Friday, August 15, 2014

The Blessing of Work, Seriously

Now, despite my venerable age, I wasn't one of those kids who had a paper route and worked at odd jobs when I was very young. I didn't have my first job till I was fifteen, when I went to work in a tiny grocery store for fifty cents an hour. At the time, I didn't think I was learning anything, I just wanted that fifty cents. When I got older, I segued into real grocery store jobs, making real wages, and did that through high school and college, and even returned to it for awhile after I got out of the Army. Of course, I was learning stuff. I learned that you had to get to work on time or lose the job (and the fifty cents). I learned things like making change and keeping track of the various things I had to do without supervision. I also learned how to put up with supervision. I also learned that it was my fifty cents to do with as I wished, not some money somebody had given me, and, because of that, it taught me to be rather more careful with money than I would have been otherwise, because I knew what it was worth. On top of that, it also taught me that I wasn't too good to work.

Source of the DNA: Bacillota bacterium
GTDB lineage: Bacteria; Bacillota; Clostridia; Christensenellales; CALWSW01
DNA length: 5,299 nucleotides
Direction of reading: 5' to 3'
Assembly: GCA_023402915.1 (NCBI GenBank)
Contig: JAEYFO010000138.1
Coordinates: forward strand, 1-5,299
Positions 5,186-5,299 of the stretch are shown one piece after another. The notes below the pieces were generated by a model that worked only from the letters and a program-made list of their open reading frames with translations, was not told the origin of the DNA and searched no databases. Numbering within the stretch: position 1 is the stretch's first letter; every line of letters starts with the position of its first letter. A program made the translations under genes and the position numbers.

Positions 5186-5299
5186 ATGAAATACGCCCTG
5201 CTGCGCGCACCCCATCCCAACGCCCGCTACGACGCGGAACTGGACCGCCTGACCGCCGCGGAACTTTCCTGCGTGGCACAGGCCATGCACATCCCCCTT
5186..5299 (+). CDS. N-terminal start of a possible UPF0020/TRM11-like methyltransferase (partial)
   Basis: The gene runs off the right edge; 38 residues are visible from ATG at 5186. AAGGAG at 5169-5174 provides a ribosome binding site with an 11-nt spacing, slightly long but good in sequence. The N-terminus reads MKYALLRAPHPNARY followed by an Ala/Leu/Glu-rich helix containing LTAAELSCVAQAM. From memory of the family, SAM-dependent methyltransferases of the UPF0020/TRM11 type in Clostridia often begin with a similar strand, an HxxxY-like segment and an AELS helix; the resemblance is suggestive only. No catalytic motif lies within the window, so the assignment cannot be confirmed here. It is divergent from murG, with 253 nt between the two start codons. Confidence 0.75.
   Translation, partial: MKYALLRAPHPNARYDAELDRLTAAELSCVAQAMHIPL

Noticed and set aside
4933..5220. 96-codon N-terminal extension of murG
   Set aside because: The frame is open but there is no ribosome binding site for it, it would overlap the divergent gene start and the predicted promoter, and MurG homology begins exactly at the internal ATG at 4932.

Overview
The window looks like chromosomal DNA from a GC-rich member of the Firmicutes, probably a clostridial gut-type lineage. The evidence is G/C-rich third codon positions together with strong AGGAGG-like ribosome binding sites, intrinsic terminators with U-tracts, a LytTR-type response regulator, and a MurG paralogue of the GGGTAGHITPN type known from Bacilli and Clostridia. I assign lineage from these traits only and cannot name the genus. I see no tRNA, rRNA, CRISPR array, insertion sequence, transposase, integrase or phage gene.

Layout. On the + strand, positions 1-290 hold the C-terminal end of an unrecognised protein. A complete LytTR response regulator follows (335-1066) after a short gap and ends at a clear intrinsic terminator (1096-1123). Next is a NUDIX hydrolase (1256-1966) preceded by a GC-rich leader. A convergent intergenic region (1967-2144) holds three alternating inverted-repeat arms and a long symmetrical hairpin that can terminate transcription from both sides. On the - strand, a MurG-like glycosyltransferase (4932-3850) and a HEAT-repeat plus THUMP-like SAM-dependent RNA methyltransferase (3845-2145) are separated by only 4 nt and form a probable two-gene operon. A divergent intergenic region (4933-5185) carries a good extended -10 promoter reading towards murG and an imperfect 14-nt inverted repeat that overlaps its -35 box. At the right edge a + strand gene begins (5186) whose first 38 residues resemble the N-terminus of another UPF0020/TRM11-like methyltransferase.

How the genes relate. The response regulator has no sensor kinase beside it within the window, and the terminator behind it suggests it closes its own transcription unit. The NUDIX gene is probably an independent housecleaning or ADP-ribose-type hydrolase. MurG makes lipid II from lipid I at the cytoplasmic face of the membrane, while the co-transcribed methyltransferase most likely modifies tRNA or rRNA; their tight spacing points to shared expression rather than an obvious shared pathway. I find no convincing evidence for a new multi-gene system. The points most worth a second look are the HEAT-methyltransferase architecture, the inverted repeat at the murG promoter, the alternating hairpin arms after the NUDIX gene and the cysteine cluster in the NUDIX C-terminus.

For a multitude of reasons, that's harder for kids to do now than it was fifty years ago. Laws about such things are more stringent and picayune. There's a general atmosphere prevailing that kids shouldn't work, but should just go to school and learn, learn, learn. Oddly, they learn less than they did when I was in school, despite their liberation from doing useful work. And more and more kids who don't know squat about squat think that scut work is beneath them, somehow. And, of course, a lot of the scut work that used to be available for kids is not snapped up by immigrants, legal and illegal. A kid can't even wander around the neighborhood with a lawn mower trying to make a buck any more, because lawn work is now the domain of those immigrants, and people are afraid to hire a kid that way because of liability and fear that they're violating some child-labor law or another.

It's very unAmerican, or it used to be, by the way, to think you're too good for certain kinds of lowly work. There are still a few tycoons out there who  brag about doing scut work when they were kids. I don't know if following generations will be able to do that or even want to. And, if you listen to Gavin McInnes, it's also unCanadian, largely because they're not yet swamped with cheap foreign labor. Here's Gavin's rant about all this, from Taki Mag:

Spare the Job, Wreck the Child

1 comment:

  1. Even Freud said that everyone needs "love and work."